A frustrated African American TV writer proposes a blackface minstrel show in protest, but to his chagrin it becomes a hit.
A blistering satire of network television’s pitfalls and prejudices, a humorous look at how race, ratings and the pursuit of power lead to a television writer’s stunning rise and tragic downfall. Pierre Delacroix, a young, Harvard-educated man, who is the sole person of color, writing for an upstart network with floundering ratings. Despite several attempts, Delacroix has yet to see any of his concepts go into production.
Bamboozled is a 2000 satirical film written and directed by Spike Lee about a modern televised minstrel show featuring black actors donning blackface makeup and the violent fall-out from the show’s success. The film was given a limited release by New Line Cinema during the fall of 2000, and was released on DVD the following year.
Directed by Spike Lee
Produced by Jon Kilik & Spike Lee
Written by Spike Lee
Pierre Delacroix (whose real name is Peerless Dothan), (Damon Wayans) is an uptight, Harvard University-educated black man, working for a television network known as CNS (for “Continental Network System”). At work, he has to endure torment from his boss Thomas Dunwitty (Michael Rapaport), a tactless, boorish white man. Not only does Dunwitty talk like an urban black man, and use the word “nigger” repeatedly in conversations, he also proudly proclaims that he is more black than Delacroix and that he can use nigger since he is married to a black woman and has two mixed- race children. Dunwitty frequently rejects Delacroix’s scripts for television series that portray black people in positive, intelligent scenarios, dismissing them as “Cosby clones”.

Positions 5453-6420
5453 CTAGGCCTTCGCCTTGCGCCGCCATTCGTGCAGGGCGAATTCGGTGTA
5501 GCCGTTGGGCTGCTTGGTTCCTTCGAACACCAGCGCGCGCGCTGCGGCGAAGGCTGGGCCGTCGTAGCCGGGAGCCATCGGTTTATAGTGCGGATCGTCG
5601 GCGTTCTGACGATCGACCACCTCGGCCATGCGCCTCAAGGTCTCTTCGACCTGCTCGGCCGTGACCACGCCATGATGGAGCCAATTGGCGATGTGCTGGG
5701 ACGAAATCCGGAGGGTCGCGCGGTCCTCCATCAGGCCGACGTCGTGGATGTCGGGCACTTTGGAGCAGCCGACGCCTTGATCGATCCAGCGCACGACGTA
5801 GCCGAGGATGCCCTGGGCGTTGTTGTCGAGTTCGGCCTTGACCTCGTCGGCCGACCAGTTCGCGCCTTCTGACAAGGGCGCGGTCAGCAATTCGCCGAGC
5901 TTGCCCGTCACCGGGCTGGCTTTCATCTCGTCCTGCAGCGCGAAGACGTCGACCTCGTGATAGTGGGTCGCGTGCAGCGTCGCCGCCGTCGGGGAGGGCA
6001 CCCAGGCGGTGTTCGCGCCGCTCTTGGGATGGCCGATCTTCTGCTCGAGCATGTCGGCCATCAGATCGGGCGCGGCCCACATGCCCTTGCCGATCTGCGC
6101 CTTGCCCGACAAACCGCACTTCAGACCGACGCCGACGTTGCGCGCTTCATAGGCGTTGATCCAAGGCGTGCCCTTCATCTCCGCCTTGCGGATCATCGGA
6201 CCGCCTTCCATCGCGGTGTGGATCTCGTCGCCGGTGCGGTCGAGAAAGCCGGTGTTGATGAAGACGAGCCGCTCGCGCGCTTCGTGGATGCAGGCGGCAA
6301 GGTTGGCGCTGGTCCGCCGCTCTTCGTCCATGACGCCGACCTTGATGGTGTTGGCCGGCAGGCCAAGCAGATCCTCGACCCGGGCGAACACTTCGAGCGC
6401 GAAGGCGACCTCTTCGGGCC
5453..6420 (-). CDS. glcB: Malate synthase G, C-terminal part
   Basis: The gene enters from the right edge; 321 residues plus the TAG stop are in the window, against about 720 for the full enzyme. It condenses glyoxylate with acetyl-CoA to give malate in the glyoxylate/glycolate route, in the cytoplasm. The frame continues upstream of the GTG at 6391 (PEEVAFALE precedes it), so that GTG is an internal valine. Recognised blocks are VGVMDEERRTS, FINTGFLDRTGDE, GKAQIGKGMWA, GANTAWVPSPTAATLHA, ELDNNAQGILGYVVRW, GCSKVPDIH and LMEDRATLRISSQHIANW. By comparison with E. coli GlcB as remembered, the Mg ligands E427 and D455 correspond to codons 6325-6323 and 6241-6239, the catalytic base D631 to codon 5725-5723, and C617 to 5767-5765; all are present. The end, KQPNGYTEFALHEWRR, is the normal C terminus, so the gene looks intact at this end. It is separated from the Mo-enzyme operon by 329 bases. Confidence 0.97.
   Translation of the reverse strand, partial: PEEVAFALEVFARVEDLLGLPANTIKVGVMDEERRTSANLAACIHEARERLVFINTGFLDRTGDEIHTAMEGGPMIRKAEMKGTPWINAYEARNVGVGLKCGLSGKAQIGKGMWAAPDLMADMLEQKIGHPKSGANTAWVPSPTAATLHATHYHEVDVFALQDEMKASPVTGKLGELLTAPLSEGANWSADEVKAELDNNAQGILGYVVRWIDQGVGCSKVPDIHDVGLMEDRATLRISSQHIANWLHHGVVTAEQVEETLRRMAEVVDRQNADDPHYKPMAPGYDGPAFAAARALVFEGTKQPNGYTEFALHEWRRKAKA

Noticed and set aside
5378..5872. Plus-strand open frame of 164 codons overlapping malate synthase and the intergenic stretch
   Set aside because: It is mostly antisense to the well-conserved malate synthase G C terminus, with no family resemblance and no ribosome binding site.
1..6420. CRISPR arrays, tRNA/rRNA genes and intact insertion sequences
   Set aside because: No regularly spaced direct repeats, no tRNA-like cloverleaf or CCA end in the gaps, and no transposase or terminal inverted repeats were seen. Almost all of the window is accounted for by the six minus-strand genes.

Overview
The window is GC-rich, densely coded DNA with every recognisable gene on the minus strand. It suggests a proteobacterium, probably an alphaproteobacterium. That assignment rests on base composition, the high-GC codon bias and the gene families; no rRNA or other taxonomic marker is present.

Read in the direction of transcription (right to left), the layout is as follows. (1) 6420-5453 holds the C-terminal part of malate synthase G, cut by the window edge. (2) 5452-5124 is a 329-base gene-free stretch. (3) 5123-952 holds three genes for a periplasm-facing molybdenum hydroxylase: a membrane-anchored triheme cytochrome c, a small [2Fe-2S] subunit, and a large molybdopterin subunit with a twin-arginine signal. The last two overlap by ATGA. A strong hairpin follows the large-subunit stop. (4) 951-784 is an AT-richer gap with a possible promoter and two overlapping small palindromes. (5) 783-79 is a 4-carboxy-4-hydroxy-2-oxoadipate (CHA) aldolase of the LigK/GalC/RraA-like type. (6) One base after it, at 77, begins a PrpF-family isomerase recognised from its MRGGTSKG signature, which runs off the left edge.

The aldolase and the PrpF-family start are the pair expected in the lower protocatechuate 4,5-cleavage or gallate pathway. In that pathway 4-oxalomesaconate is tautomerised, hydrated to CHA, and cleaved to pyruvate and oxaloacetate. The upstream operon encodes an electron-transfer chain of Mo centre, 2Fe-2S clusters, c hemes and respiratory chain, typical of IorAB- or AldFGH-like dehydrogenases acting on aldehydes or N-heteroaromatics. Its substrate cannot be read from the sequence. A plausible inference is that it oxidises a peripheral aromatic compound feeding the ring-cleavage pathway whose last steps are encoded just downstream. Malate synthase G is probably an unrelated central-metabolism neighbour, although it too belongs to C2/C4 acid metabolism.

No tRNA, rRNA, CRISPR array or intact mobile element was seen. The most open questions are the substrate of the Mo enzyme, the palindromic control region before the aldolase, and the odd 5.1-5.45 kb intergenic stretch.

Facing the necessity of either coming up with a hit black-centric show or being fired, Delacroix decides to aim for the latter. Delacroix would be in violation of his contract if he resigned, but getting fired would release him from it and allow him to seek work at another network. With help from his personal assistant Sloane Hopkins (Jada Pinkett Smith), Delacroix decides to pitch a minstrel show. Mantan: The New Millennium Minstrel Show is complete with black actors in blackface, extremely racist jokes and puns, and even offensively stereotyped CGI-animated cartoons that caricature the leading stars of the new show.
Delacroix develops the program believing that the network would reject such over-the-top racism and fire him immediately. Delacroix and Hopkins decide to recruit two impoverished street performers, Manray (Savion Glover, named after American artist Man Ray) and Womack (Tommy Davidson) — homeless squatters who regularly perform outside CNS’ headquarters building to star in the show. While Womack is horrified when Delacroix tells him details about the show, Manray willfully agrees to star in the show, seeing it as his big chance to become rich and famous for his tap-dancing skills.
To Delacroix’s horror, not only does Dunwitty enthusiastically endorse the show, it also becomes hugely successful. As soon as the show premieres on television, Manray and Womack end up becoming big stars while Delacroix, contrary to his original stated intent, defends the show as being satirical. Delacroix quickly embraces the show and his newfound fame; he even wins awards for creating and writing the show, while Hopkins becomes horrified at the racist nightmare she has helped to unleash.